It took place on Sunday because a continuation of that week’s downpours (remnants of tropical storm Gordon) was expected on Saturday. In what must have been a mighty feat of logistics, organizers took a huge risk in the middle of the week by believing in the weather forecast and moving everybody—lots and lots of everybody—from Saturday to Sunday.

Saturday’s rain came as predicted, steady and plodding, accented here and there with thunder. It would have emptied the streets after 3 p.m. Taking a chance on the move paid off.

Although it was a big hit, the festival had competition. And not the kind that gives our city a bad name.

The other big draw downtown that day was Comic Con, a two-day event at Statehouse Convention Center that drew plenty of attention, what with costumed superheroes from comic books and movies (Deadpool was spotted, along with versions of Batman, Wonder Woman, and Superman) and a list of guests whose names are probably not familiar to those who aren’t comic-book fans selling selfies and autographs to starstruck fans.

A quieter but no less dedicated fan base made its way to a book signing and visit with Civil War book authors Mark Christ, Tom DeBlack, Michael B. Dougan and Carl H. Moneyhon at Old State House Museum.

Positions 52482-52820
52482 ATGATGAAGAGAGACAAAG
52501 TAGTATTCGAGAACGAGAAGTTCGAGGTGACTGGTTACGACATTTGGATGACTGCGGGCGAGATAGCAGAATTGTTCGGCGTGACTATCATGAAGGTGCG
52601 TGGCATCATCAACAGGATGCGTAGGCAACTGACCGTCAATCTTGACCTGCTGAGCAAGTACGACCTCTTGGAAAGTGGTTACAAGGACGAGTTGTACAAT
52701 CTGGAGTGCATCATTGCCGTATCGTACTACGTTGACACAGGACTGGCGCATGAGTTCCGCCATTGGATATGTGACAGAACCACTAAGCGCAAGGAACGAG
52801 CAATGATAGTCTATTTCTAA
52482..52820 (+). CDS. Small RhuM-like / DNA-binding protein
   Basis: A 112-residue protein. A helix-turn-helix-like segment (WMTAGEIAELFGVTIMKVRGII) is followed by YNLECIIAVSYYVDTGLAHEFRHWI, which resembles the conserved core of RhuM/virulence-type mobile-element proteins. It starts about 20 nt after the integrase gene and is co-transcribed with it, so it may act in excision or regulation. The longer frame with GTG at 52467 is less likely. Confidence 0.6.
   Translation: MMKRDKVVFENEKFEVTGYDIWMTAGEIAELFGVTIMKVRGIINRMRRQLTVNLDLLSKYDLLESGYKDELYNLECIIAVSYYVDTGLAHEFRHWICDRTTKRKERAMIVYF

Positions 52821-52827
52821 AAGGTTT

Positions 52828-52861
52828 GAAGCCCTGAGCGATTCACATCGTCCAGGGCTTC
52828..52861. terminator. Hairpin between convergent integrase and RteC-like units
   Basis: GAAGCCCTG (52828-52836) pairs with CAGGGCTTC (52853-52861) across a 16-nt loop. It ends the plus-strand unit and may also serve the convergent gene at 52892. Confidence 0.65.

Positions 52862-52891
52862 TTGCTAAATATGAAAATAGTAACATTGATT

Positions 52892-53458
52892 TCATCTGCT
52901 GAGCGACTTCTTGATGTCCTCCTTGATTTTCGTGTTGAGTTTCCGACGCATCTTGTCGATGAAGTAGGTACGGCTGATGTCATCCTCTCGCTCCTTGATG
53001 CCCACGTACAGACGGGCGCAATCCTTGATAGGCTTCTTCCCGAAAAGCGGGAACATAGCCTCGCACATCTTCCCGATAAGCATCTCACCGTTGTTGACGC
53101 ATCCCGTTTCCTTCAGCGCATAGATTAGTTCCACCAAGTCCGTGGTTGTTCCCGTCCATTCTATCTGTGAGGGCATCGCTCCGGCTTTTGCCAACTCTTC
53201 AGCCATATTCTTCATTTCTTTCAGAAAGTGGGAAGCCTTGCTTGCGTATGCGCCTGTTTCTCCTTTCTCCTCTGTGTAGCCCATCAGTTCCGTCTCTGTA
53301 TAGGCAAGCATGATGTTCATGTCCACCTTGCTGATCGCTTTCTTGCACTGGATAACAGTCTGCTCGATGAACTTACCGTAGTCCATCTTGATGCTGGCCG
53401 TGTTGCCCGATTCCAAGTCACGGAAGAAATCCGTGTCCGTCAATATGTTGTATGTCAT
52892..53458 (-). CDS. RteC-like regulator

An opening reception was going on at Community Bakery for a display of evocative oil and watercolor landscapes by Andrew Deiser, a language professor at the University of Arkansas at Little Rock.

And the annual Student Cabaret celebration of talent was being staged at Arkansas Repertory Theatre—which survived the summer in spite of the theater’s recent financial woes that caused suspension of operations until January.

And that’s just in downtown Little Rock.

The publicity machine hasn’t been kind to the capital city lately, and with good reason. But a few days of lots to do with plenty to offer all sorts of people can go a long way toward improving the city’s image. With so much going on, there’s an argument for spreading some of these attractions out so they don’t have to compete with one another.